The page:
So perhaps we should just accept the ICC’s help. The court’s next chief prosecutor, Fatouh Bansouda, certainly thinks so. And she’s African. “Anytime I hear this about ICC targeting Africa, ICC doing double justice, it saddens me, especially as an African woman, also knowing that these conflicts are happening on the continent of Africa. We say that ICC is targeting Africans, but all of the victims in our cases are African victims. They are not from another continent.”
This argument is unlikely to sway the delegations in Addis Ababa. The ICC is not popular among African leaders, who have been notoriously unwilling to enforce international arrest warrants. Bashir has had his warrant hanging over him since 2009, and this has not prevented him being welcomed in a number of African capitals. Perhaps some leaders are wary of acknowledging the ICC’s legitimacy, nervous that they too could one day end up before its judges.
As a result, the agenda of the meeting is heavily tilted in favour of finding a way to move war crimes and human rights abuses from an international jurisdiction into an African one. “The purpose of this meeting is to expand the jurisdiction of the African Court of Justice and Human and Peoples’ Rights so that it can deal with international crimes such as genocide, crimes against humanity and war crimes as well as trafficking in hazardous waste, illegal exploitation of natural resources and corruption,” said an African Union statement.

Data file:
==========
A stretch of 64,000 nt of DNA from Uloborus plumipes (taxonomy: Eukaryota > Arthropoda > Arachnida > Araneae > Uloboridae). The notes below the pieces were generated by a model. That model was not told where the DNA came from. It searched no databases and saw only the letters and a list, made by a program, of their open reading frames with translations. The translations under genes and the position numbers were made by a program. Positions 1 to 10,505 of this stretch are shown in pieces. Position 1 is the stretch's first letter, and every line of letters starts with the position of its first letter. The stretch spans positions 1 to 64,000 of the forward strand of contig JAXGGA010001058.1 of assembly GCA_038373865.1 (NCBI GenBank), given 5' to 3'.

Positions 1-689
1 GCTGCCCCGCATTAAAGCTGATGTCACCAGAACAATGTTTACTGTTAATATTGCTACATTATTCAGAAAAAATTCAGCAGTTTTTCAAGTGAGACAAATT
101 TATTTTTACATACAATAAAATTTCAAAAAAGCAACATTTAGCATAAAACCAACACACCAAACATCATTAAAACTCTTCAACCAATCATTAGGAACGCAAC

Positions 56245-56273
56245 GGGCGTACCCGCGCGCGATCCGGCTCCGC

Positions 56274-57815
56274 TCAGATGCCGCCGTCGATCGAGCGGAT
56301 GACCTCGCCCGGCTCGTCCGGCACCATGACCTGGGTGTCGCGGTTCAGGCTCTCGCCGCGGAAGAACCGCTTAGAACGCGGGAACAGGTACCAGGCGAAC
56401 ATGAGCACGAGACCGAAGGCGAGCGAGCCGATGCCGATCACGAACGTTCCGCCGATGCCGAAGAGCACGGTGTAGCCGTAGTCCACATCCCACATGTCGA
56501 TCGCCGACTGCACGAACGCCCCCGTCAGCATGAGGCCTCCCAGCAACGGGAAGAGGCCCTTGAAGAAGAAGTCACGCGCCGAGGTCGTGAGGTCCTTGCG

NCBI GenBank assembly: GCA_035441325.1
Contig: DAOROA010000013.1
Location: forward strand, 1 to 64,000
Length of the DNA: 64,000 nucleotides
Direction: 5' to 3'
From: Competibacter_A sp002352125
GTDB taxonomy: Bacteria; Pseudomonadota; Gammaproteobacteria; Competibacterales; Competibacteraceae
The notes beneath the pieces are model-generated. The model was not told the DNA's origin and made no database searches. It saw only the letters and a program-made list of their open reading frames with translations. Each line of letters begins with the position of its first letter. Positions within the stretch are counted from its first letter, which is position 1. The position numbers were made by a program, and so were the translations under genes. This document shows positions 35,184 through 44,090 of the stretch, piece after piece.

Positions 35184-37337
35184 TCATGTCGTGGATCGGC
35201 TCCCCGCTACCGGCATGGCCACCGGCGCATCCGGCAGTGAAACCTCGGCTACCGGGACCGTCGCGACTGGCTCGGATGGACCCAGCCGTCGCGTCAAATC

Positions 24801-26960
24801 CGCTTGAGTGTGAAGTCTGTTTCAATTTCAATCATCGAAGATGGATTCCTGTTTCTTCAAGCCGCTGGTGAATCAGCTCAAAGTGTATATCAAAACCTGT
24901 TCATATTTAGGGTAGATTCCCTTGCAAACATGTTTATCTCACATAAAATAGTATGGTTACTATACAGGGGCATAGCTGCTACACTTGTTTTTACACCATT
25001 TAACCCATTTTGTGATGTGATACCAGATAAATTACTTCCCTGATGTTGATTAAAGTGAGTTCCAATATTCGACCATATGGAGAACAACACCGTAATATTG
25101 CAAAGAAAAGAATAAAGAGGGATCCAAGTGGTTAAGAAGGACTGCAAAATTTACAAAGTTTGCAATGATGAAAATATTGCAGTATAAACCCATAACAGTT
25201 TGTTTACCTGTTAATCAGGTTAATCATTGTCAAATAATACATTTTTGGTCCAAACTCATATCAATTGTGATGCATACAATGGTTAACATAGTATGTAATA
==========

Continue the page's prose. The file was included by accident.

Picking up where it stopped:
But not everyone is behind this African consensus. South Africa has been leading the small minority of countries in favour of enforcing ICC interdicts. Bashir knows he can’t come to Pretoria. Botswana too would arrest him, and now Malawi (under President Joyce Banda) asked not to be put in the difficult position of making a choice on the matter. Malawi’s capital Lilongwe will host the next African Union summit in July, and Banda has requested that Bashir send a representative in his place.
The chances of the pro-ICC lobby exerting much influence in Addis are small. However, there are other considerations that might work in favour of the ICC. Cost is a major factor. International trials cost tens of millions of dollars, money the African Union can’t afford. They also require a huge amount of organisation and oversight – something the African Union, running without an elected chairperson for its commission, is unable to do at present. And until Africa can provide a viable alternative, the ICC is duty-bound by its own regulations to continue its investigations and prosecutions in Africa.
So for now, as much as African leaders may whine about it, the ICC is here to say, and a meeting in Addis Ababa won’t be enough to change this. DM
African Union meets over relations with ICC on Africa Review.
Is the ICC putting the Africa on trial on the BBC.
Photo: A street vendor watches a live broadcast of the verdict being delivered by a United Nations-backed court in the Hague convicting former Liberian president Charles Taylor of war crimes, in the country’s capital Freetown April 26, 2012. The court convicted Taylor of aiding and abetting war crimes and crimes against humanity, the first time a head of state has been found guilty by an international tribunal since the Nazi trials at Nuremberg. Taylor, 64, had been charged with 11 counts of murder, rape, conscripting child soldiers and sexual slavery during intertwined wars in Liberia and Sierra Leone, during which more than 50,000 people were killed. REUTERS/Finbarr O’Reilly.
There are zero rules that prevent female players from entering the NFL.